Moments in Mobile Music: 3 – Microbe and Bhajis Loops

Number 3 in this series of ‘moments’ in mobile music is of course Bhajis Loops. It was a natural follow on from miniMuisc and then Griff and Windows Mobile. Bhajis was the start of something really big for me and for lots of people too.

Of course Bhajis wasn’t first, Microbe was first and was something of a revelation. It was more akin to Griff than anything that had come before on the Palm OS. It was about as different as you could get from what had gone before, but it only ran on series 5 devices, that is Palm OS models that ran OS5, and it was what made me get a new Tungsten, just so I could try it out.

It was well worth it. Microbe was great, amazing, but, as many of you will remember, that was just the beginning. What came next was even better. Bhajis Loops arrived and changed mobile music for ever.

I’ve mentioned both Bhajis Loops on many occasions, so forgive me if you’ve heard all of this before. Bhajis gathered a community behind it very quickly as people found it was a very interesting way to cheaply make music wherever you were. The app went from strength to strength and Olivier the developer listened to the community and implemented a lot of what we asked for. The app got better and better and ended up being one of the best things to happen in mobile music in my opinion.

But it was a bit of a niche. Palm was coming to the end of its lifecycle and then of course the iPhone happened and the rest, as they say, is history. Even so, Bhajis was a massive step in the world of mobile music and paved the way for a lot of what came after and inspired a lot of people to think differently about how and where you can make music.

Now both of these are completely free to use should you have, or decide to acquire a Palm OS device running Palm OS 5, ideally an old Pam Tungsten T3 from eBay or a Palm Tungsten TX. You can’t use either of these on iOS, although there is an emulator for jailbroken devices if you’ve gone down that route, but it isn’t brilliant (and I’m not sure if it is still available or still works with iOS9), and to be fair you really need the native hardware to get a view on what Bhajis can do.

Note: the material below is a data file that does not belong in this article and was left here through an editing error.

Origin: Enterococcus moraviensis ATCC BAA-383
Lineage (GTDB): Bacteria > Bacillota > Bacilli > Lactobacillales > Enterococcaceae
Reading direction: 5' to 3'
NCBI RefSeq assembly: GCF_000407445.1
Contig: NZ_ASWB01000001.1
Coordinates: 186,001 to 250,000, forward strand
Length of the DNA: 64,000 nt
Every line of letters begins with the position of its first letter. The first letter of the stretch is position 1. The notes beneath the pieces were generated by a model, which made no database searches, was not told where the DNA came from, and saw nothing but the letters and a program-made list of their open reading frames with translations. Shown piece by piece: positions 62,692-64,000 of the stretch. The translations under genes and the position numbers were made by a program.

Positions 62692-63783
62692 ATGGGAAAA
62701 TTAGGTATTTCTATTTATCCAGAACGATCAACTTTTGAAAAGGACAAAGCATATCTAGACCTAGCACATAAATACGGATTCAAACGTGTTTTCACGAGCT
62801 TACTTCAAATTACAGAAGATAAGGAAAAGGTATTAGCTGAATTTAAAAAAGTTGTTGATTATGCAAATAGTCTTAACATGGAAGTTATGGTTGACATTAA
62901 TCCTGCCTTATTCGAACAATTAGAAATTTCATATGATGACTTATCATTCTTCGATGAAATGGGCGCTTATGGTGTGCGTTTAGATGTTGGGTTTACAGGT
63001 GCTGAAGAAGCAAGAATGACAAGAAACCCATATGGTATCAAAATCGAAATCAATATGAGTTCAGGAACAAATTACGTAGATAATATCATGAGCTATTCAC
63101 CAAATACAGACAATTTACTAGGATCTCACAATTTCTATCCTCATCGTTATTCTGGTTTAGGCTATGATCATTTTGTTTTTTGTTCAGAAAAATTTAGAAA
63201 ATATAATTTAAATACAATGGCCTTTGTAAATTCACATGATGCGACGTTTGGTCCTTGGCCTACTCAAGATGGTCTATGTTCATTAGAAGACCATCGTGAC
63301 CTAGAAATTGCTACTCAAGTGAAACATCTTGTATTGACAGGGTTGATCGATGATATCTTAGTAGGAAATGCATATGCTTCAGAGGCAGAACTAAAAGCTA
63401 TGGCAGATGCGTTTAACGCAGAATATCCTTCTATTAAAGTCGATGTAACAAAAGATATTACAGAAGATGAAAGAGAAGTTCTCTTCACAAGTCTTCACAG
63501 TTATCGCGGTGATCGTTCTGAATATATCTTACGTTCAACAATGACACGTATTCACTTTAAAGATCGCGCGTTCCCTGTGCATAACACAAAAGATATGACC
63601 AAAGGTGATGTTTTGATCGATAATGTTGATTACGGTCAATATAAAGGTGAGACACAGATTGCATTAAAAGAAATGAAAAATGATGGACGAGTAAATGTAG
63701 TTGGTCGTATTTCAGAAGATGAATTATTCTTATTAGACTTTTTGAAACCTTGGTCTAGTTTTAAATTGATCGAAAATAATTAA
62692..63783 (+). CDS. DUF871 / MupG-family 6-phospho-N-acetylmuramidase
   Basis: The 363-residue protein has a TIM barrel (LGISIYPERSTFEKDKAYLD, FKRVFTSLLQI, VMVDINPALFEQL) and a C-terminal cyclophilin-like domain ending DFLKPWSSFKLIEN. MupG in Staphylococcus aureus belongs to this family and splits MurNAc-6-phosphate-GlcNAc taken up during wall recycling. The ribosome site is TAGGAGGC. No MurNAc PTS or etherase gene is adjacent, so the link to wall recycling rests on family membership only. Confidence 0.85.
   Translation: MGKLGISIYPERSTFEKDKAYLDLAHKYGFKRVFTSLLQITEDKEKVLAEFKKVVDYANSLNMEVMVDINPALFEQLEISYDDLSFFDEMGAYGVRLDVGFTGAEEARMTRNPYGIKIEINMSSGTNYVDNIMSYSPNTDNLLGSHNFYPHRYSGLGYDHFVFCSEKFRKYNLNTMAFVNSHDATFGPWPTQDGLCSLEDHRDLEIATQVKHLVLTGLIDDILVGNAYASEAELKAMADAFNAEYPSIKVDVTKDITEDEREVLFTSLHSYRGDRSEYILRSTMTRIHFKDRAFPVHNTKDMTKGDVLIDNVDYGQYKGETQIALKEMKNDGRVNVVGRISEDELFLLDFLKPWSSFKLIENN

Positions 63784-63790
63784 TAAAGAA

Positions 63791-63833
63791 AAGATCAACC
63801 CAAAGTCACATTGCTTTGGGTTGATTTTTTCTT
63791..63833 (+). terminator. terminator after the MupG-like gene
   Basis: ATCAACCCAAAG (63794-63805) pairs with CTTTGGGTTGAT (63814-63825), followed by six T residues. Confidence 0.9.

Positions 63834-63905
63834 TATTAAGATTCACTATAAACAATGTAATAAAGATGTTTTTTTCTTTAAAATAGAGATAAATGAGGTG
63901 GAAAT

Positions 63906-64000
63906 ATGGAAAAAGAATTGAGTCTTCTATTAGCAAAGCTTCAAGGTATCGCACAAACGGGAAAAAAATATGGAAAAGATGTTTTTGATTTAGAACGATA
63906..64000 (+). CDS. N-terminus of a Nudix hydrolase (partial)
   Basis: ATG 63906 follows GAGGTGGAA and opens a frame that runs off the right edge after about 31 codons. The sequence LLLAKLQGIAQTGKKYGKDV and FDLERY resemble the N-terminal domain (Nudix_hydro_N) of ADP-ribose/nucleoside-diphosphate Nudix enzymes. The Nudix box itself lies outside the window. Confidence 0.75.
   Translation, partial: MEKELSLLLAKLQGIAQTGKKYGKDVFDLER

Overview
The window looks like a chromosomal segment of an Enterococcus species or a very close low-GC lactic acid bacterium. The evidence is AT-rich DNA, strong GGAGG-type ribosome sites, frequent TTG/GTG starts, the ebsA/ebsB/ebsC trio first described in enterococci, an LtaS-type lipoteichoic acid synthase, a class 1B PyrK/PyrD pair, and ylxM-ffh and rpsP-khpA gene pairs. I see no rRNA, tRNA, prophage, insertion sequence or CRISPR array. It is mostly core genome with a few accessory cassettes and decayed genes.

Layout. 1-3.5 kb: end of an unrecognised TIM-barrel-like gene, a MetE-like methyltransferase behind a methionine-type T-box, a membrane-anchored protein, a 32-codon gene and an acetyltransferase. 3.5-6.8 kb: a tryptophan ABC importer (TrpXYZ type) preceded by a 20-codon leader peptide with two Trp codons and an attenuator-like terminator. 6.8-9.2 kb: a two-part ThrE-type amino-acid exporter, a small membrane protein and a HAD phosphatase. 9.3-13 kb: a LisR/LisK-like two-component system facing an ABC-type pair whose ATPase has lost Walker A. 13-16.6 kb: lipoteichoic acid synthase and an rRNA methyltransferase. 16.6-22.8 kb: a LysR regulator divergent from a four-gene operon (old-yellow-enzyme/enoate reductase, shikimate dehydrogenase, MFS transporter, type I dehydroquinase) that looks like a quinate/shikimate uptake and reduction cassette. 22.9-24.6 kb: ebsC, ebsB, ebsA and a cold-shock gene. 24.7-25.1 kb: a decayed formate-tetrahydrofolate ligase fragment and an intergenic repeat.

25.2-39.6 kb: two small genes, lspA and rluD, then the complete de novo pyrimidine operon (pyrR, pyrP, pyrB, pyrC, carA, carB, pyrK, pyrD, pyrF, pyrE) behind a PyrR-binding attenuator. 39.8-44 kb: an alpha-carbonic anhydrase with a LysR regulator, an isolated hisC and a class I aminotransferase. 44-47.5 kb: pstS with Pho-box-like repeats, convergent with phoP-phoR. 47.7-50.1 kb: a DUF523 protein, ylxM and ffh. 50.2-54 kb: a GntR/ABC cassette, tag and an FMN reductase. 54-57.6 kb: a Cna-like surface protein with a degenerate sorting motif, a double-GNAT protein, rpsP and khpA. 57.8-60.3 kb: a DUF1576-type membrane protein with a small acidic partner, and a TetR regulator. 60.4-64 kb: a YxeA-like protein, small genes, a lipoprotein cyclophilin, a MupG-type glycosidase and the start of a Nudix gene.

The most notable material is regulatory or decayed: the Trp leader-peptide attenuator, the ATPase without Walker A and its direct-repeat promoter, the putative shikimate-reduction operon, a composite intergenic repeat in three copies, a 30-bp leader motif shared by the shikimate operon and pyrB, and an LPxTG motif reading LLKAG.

Finally, if you’re interested, I’ve put out a couple of unfinished collections of pieces which were both made using Bhajis which you can find on Bandcamp if you’re interested.  Also you might want to check out this old post about constructing a £50 mobile music studio, it’ll tell you a lot more about Bhajis and what it does.

So this is moment 3 in mobile music. Moment 4 will be with you soon!

 

From the beginning … PalmSounds on video, back in 2007: Making some little films

“A short film about travelling with music. The music was made with a PDA using Microbe and Bhajis Loops software for Palm and the video was shot with a Palm Treo 650 and also a Sony Clie NX73V.”

“The music for this film was made with a Treo 650 running Bhajis Loops.”

These two were made with my Treo for the most part and I really enjoyed making them. Back in 2007 it was a bit of a labour of love to pull these things together and it’s obviously a lot easier now! Even so, I still think that they stand up to a degree.

14 mobile hardware devices I love: 4 -The Palm T3

By mentioning the Palm T3 I can, by simple extension, talk about Palm OS music making. Ok, it’s a tad tenuous when this is meant to be about hardware, but I’m stretching a point because I can!